Pearson, Dean E.; Ortega, Yvette K.; Runyon, Justin B.; Butler, Jack L., 2016. Secondary invasion: The bane of weed management
    Pearson, Dean E.; Ortega, Yvette K.; Butler, Jack L., 2015. Invasive Species Science Update (No. 8)
    Piya, Sarbottam; Nepal, Madhav P.; Butler, Jack L.; Larson, Gary E.; Neupane, Achal, 2014. Genetic diversity and population structure of sickleweed (Falcaria vulgaris; Apiaceae) in the upper Midwest USA
    Pearson, Dean E.; Ortega, Yvette K.; Butler, Jack L., 2014. Invasive Species Science Update (No. 7)
    Roemmich, Aurora R.; Butler, Jack L.; Larson, Gary E.; Turnipseed, E. Brent, 2012. Germination response of prairie dropseed and hairy goldaster to stratification and temperature
    Piya, Sarbottam; Nepal, Madhav P.; Neupane, Achal; Larson, Gary E.; Butler, Jack L., 2012. Inferring introduction history and spread of Falcaria vulgaris Bernh. (Apiaceae) in the United States based on herbarium records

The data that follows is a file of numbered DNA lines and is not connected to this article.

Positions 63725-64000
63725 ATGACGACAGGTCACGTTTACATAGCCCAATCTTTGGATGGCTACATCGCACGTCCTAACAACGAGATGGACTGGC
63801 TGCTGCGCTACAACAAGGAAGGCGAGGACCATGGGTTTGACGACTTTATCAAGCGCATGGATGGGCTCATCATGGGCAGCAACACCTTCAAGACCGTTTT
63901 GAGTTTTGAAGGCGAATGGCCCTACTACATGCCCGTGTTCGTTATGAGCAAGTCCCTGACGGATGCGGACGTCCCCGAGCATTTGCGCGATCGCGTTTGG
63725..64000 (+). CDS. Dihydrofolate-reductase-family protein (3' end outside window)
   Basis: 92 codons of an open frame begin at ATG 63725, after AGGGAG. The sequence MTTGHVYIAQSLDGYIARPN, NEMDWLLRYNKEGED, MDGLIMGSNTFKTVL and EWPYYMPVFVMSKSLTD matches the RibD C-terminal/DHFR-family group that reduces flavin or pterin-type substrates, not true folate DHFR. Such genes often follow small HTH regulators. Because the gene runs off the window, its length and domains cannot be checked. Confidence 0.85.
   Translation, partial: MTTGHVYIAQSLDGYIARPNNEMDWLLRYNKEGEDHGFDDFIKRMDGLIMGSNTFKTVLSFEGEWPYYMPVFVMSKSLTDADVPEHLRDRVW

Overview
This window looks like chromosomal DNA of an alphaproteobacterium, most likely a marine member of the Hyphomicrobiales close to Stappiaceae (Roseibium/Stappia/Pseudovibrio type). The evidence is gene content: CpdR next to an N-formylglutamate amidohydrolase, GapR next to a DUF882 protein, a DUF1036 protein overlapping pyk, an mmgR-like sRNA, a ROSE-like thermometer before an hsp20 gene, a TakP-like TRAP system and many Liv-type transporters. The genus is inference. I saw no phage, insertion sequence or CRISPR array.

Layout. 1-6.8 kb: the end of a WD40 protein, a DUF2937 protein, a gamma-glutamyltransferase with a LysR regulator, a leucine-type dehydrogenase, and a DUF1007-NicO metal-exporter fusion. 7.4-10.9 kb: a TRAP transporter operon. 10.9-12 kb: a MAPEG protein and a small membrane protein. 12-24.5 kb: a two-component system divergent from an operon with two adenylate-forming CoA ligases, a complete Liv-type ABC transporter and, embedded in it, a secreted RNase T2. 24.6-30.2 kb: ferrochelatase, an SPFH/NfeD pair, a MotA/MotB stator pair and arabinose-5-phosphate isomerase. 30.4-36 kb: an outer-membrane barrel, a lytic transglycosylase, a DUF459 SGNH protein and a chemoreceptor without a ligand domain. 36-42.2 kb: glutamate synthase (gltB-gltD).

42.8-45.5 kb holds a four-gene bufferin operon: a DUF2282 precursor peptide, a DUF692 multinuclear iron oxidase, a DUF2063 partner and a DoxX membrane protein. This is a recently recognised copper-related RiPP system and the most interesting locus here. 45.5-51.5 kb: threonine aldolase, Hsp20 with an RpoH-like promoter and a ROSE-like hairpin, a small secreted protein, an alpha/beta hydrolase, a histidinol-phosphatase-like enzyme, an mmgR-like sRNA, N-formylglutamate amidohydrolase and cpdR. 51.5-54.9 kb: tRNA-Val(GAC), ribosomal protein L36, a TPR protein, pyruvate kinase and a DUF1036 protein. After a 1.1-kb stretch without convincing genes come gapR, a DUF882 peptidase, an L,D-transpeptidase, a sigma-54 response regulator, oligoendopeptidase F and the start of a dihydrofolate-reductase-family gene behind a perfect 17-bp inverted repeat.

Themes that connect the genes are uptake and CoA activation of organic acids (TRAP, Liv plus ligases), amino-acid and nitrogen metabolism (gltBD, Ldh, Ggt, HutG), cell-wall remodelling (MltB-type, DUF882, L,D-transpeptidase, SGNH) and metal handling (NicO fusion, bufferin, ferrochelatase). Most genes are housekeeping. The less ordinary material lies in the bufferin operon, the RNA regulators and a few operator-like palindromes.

Runyon, Justin B.; Butler, Jack L.; Friggens, Megan M.; Meyer, Susan E.; Sing, Sharlene E., 2012. Invasive species and climate change (Chapter 7)
    Pearson, Dean E.; Sutherland, Steve; Butler, Jack L.; Smith, Jane; Sieg, Carolyn H., 2011. I. Plants
    Pearson, Dean E.; Kim, M.; Butler, Jack L., 2011. Rocky Mountain Research Station invasive species visionary white paper
    Nosshi, Maged Ikram; Butler, Jack L.; Trlica, M. J., 2007. Soil nitrogen mineralization not affected by grass species traits
    Butler, Jack L.; Parker, Matthew S.; Murphy, John T., 2006. Efficacy of flea beetle control of leafy spurge in Montana and South Dakota